The meniscus is an anisotropic cartilaginous tissue of the knee that exists between the tibial plateau and the condyle of the femur. It supports the knee during motion and transmits loads through the joint. Meniscus injuries predominantly occur in young active males, usually during sport. Damage to the meniscus is the most common of all ligamentous or tendinous injuries, and accounts for 14.3% of injuries over 5 years in males with a mean age of 33.1 years . When these injuries occur they are life transforming events, disabling the individual, that can lead to lifelong complications and impaired function . The avascular tissue of the menisci has limited healing capacity and often the final treatment to restore function to a damaged joint is to remove the damaged meniscus. Removal of the menisci changes the mechanics of the knee, leading to instability of the joint and can contribute to the degradation of articular surfaces, all of which can be prevented if an adequate menisci replacement is found.
While allogeneic replacement of the menisci is the current gold standard, there is a shortage of suitable donor tissue. Tissue engineering aims to address the shortage of transplant tissues by regenerating lost, damaged, or diseased tissue either in vitro or in vivo. Briefly, cells are seeded into a degradable three dimensional scaffold that mimics extracellular matrix. Through the application of biochemical and mechanical cues, the cells will reinforce the scaffold and replace it as it degrades. Based on a review of literature, it is theorised that a scaffold with the same regionally varying moduli and microstructure alignment as the meniscus, will present the correct mechanical signals to cells cultured within the scaffold when subject to loading. The cells will then lay down a healthy functional extracellular matrix that mechanically closely resembled the native meniscus.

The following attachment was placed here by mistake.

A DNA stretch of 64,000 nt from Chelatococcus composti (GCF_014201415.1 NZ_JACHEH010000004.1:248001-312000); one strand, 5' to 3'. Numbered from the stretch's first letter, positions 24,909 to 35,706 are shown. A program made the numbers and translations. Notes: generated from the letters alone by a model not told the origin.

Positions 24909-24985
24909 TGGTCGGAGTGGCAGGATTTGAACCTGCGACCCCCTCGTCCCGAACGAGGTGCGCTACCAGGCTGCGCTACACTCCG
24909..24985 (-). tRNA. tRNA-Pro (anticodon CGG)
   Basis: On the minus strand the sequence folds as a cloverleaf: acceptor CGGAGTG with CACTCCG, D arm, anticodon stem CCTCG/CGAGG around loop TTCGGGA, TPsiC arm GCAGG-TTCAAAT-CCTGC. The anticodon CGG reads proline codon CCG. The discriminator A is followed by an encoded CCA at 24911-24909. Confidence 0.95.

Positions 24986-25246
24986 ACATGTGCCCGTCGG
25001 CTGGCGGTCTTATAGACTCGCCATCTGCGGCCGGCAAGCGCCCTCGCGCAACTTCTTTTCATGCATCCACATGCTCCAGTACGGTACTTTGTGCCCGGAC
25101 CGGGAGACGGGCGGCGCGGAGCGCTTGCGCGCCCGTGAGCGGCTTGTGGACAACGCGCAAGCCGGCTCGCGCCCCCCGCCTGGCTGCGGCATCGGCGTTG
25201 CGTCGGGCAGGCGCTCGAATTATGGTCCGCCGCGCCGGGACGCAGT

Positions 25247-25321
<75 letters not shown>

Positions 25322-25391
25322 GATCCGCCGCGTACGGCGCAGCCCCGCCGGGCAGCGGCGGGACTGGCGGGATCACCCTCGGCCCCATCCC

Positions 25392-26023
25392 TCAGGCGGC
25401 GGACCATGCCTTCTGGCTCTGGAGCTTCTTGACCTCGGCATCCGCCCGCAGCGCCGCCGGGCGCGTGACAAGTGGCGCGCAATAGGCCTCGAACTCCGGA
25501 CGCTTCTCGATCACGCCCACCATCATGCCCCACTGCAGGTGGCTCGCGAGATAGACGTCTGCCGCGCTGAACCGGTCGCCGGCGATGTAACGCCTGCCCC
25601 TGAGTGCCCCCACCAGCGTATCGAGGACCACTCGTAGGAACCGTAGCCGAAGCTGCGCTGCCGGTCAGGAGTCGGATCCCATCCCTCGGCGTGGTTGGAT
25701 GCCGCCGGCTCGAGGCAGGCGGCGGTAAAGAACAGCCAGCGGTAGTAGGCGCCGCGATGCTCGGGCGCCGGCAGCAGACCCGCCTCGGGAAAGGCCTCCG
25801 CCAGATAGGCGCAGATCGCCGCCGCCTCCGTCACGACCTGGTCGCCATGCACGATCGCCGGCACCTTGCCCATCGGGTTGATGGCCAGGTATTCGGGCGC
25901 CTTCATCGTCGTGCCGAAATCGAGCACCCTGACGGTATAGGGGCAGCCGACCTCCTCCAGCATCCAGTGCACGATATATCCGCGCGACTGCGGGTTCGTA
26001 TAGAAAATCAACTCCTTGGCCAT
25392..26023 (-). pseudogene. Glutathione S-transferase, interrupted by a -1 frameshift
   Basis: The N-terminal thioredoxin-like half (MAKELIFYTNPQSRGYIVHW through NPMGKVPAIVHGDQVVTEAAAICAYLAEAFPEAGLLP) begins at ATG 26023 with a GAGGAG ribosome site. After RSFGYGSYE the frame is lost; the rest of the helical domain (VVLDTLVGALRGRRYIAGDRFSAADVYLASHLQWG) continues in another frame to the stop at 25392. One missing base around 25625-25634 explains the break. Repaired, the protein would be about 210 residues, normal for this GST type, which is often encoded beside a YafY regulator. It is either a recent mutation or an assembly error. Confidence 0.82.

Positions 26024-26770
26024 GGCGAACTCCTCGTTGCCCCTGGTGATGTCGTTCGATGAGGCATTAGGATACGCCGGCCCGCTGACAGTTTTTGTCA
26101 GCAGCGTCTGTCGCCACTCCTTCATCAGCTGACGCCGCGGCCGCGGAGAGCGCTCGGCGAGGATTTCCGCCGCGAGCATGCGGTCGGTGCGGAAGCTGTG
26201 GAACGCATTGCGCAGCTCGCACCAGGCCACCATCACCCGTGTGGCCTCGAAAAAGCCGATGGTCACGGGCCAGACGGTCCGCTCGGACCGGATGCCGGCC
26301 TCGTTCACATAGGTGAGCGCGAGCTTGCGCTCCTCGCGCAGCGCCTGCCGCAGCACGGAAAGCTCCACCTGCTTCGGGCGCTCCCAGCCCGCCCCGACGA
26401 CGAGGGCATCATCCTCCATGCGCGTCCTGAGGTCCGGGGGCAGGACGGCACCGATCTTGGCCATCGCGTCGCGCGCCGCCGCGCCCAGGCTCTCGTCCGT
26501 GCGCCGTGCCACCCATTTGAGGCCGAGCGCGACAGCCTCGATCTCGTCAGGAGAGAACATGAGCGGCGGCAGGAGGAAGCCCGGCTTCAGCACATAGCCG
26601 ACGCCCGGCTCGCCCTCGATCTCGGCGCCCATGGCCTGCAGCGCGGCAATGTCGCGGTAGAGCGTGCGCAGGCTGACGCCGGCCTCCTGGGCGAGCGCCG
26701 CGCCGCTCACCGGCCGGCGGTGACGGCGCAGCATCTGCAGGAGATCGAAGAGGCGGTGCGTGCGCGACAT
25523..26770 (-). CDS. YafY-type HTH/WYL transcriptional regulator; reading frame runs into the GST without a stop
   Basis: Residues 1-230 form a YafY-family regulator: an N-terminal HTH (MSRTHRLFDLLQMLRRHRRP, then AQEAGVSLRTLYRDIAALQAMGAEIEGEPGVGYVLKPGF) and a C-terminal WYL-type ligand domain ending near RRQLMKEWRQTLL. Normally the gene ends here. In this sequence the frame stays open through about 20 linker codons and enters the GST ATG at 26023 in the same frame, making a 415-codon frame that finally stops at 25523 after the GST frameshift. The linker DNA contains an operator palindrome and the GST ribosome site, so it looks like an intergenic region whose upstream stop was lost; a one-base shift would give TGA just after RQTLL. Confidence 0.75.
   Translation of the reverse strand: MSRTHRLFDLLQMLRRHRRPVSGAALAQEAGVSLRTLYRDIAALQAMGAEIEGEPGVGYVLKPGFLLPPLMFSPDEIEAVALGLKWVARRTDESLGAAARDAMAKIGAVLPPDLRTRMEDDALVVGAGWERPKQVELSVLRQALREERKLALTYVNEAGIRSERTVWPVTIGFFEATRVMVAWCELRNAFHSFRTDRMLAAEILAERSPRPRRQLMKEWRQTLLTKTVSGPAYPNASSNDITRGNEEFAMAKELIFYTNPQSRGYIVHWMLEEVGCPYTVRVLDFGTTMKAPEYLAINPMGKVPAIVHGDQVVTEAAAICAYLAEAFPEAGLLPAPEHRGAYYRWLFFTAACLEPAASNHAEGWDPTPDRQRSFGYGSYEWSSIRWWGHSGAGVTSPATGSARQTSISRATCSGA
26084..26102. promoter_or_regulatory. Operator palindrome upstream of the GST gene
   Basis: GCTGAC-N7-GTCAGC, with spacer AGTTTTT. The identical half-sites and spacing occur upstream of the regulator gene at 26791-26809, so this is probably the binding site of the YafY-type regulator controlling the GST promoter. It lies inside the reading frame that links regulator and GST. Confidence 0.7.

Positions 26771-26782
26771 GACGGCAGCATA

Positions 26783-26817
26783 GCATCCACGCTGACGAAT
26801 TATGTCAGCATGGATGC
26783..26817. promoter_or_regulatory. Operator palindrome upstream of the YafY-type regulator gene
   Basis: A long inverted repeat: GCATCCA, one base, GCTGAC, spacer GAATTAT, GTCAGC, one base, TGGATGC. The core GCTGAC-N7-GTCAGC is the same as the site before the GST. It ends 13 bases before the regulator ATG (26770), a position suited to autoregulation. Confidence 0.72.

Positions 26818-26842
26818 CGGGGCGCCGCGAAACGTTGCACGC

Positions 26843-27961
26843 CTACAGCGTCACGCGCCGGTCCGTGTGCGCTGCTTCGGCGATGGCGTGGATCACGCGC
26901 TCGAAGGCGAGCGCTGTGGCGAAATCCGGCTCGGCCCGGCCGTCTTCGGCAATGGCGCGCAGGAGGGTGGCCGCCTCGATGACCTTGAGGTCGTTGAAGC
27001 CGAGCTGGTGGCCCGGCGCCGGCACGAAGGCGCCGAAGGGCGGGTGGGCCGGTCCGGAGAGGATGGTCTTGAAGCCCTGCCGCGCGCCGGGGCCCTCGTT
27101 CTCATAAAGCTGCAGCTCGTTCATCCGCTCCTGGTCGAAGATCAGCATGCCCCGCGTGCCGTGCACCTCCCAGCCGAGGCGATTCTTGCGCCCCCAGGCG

The focus for this thesis is to develop a scaffold that varies regionally in moduli and has the correct microstructure to direct cell response tailored for the meniscus tissue engineering application. The work completed in this PhD is also aimed at developing scaffold fabrication techniques and scaffold materials that will be used to fabricate a scaffold for the meniscus tissue engineering application. In the process of this development several novel tissue scaffold fabrication methodologies were developed including; an adaptation to the thermally induced phase separation (TIPS) process for photo-curable polymers, and a novel method for controlling isotherms during TIPS to control scaffold pore architectures. In addition to progressing the current state of the art for materials used in soft tissue engineering applications, this study has added novel techniques to the tool box for the fabrication of scaffolds via TIPS for tissue engineering applications.
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